Sunday, March 15, 2009

The Mill's Microbrewery is Open for Business

My homebrew kit arrived this past week – in a giant ass box filled with 20 cubic meters of Styrofoam peanuts. This was a birthday gift from Jaimi. I love it, but I’m not sure she realizes what she’s gotten herself into. Instead of 4 or 5 little beers in the fridge, there’s going to be gallons of beer taking up space in the kitchen. Or the closet. Or the even the bathtub. It all depends on how well things go.

From here on out, our apartment is officially a craft brewery – registered, licensed, and fully bonded in the state of New York. Actually, I’m not selling the stuff – and it remains to be seen whether or not the first few batches will be drinkable. Or technically, even qualify as “beer.” So let’s leave the state of New York out of it for now.

After unpacking the aforementioned giant-ass box, I surveyed the inventory. Jaimi had ordered the complete beginner’s brewing package from Midwest Supplies. Supposedly, it comes with EVERYTHING I’ll need to brew and enjoy 5 gallons of delicious beer, right out of the box. Of course, not everything is actually included. You provide the tap water that actually comprises 99% of the beer, and the mouth and stomach to consume the beer once it’s ready. None of this is included in the box. False advertising? We’re talking to some lawyers about it.

Anyway, everything else you need is actually included. The beer bottles and caps, the fermentation chamber (big plastic bucket), the bottling bucket (another big plastic bucket), the ingredients kit, instructional DVD, hydrometer, sanitizer, etc., etc. I chose to make the Irish Red Ale for my trial run. I hope that it’s a forgiving style of beer for the novice homebrewer.

So yesterday, I studied up on the included “Beginner’s Guide to Homebrewing” and watched the instructional DVD. Production quality was fairly low, but the presentation of techniques, and the fine gentleman providing instruction were both top notch. In no time, I had a kettle on the stove, and a nylon bag of crushed barley steeping in the hot water. It was like making tea – if you were to make it 2 gallons at a time. With barley.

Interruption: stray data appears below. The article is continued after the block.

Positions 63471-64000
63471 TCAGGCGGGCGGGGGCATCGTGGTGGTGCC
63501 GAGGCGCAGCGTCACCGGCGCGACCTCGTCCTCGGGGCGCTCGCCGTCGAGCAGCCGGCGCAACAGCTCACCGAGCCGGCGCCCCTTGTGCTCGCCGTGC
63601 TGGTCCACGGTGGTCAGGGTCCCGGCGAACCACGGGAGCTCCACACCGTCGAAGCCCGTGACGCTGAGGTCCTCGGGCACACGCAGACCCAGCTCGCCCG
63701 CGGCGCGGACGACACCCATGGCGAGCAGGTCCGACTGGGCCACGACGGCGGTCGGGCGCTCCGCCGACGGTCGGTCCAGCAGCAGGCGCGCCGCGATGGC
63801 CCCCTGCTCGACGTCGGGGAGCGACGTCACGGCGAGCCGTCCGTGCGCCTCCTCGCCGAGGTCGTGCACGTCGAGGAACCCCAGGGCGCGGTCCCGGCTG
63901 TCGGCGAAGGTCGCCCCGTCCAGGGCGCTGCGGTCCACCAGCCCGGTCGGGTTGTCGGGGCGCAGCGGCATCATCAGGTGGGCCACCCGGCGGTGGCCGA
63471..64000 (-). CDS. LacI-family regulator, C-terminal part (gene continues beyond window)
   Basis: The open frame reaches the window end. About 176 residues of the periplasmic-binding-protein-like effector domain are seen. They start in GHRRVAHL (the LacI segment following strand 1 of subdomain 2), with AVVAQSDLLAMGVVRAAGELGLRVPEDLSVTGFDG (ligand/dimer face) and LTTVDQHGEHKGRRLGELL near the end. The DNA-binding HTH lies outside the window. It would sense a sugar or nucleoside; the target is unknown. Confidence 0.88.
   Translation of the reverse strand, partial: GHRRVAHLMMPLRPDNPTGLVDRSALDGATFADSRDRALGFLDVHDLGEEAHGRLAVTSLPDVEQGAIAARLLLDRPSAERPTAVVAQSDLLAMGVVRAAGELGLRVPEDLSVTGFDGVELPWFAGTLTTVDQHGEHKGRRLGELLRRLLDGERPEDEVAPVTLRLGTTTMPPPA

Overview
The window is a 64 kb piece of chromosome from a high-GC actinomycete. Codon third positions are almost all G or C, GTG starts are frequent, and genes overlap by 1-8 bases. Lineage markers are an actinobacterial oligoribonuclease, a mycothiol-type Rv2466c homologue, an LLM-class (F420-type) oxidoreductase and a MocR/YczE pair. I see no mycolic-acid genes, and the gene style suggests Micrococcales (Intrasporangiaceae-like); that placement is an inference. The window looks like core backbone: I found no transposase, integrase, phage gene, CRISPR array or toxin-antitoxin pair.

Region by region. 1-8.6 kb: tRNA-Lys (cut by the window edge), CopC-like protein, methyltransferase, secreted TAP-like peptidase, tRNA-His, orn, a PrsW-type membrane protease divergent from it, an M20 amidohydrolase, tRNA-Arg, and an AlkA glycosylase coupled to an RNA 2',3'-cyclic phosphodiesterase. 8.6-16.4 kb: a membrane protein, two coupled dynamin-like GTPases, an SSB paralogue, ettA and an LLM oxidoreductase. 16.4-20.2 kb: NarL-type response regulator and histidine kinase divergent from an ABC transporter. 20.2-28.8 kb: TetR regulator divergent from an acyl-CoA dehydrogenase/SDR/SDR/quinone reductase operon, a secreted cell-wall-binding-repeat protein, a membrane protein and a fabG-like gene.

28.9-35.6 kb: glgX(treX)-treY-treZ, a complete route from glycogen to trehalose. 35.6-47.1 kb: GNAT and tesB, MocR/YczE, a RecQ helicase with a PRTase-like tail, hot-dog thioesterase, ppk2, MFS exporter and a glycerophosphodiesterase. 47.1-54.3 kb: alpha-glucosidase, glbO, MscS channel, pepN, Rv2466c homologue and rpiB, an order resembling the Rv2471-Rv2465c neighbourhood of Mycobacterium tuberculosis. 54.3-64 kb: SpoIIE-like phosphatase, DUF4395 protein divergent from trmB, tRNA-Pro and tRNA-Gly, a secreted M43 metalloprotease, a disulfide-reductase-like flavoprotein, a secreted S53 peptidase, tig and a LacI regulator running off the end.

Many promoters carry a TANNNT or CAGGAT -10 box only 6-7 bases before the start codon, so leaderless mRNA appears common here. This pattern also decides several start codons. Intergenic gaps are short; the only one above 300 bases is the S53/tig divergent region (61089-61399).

So far so good.

Next, it was time to boil the malt extract and hops in the “barley tea.” This takes about an hour, and requires careful monitoring to avoid boil-overs. Or so I was warned. I don’t think it was ever close to a boil-over. But I was so frightened by the instructional DVD’s warnings, that I essentially stared at the bubbling brown liquid the entire time. Better safe than sorry.

After that, it’s time to cool the mixture, or “wort” as it’s known in the beer biz. You see, I can use words like “wort” now because I’m a member of a very exclusive club – those who want to save money and avoid taxes on alcoholic beverages by making their own at home, and who often pretend like what they’ve made is good enough to drink when in reality it should be fed to livestock or burned for fuel.

So I’m cooling the hot wort in a sink full of ice water. And I’m stirring with a sanitized spoon every 15 minutes. And we’re going to be late for our dinner reservations and a show. But if I skip a step, or carelessly add the yeast before the temperature is below 100 degrees, then all of this terrible trouble would be for naught. So I insist upon waiting a few more minutes – the yeast has to rehydrate in order to activate, goddamnit!!

In the end, the wort is cool, the yeast is happy, and the bucket of near-beer is shoved into the corner where it will remain for the next 2 weeks.

For any ATF officers reading this, that sign "cold beer sold here" is simply a novelty sign made in China. I do not sell beer. Yet.

20 hours later, I can see bubbles in the airlock. And so I’m happy to report that the little yeasties appear to be eating up the sugary solution and converting it into magical alcohol – in a process known as fermentation, for those of you who didn’t make it through grade school.

Bottling the stuff will probably be a huge pain in the ass. But the first stage wasn’t too bad. If this stuff is even remotely drinkable – no stomach cramps, vomiting, and only mild hallucinations - then I’ll be pretty happy with the experience.

Of course, there will be more updates to follow.

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Anonymous said...

Good luck with the brewing thing. If you need any help remember that I was a brewmaster at one time in my life at Schmidt's of Phila. Can't wait to taste The Mill's Brooklyn Beer.

The Mill said...

Thanks Anonymous Guy. I hope to bottle the stuff pretty soon.

Depending on the odor, color, and anything growing on the top of the beer, I should be able to tell pretty quickly if it's likely to be at all drinkable.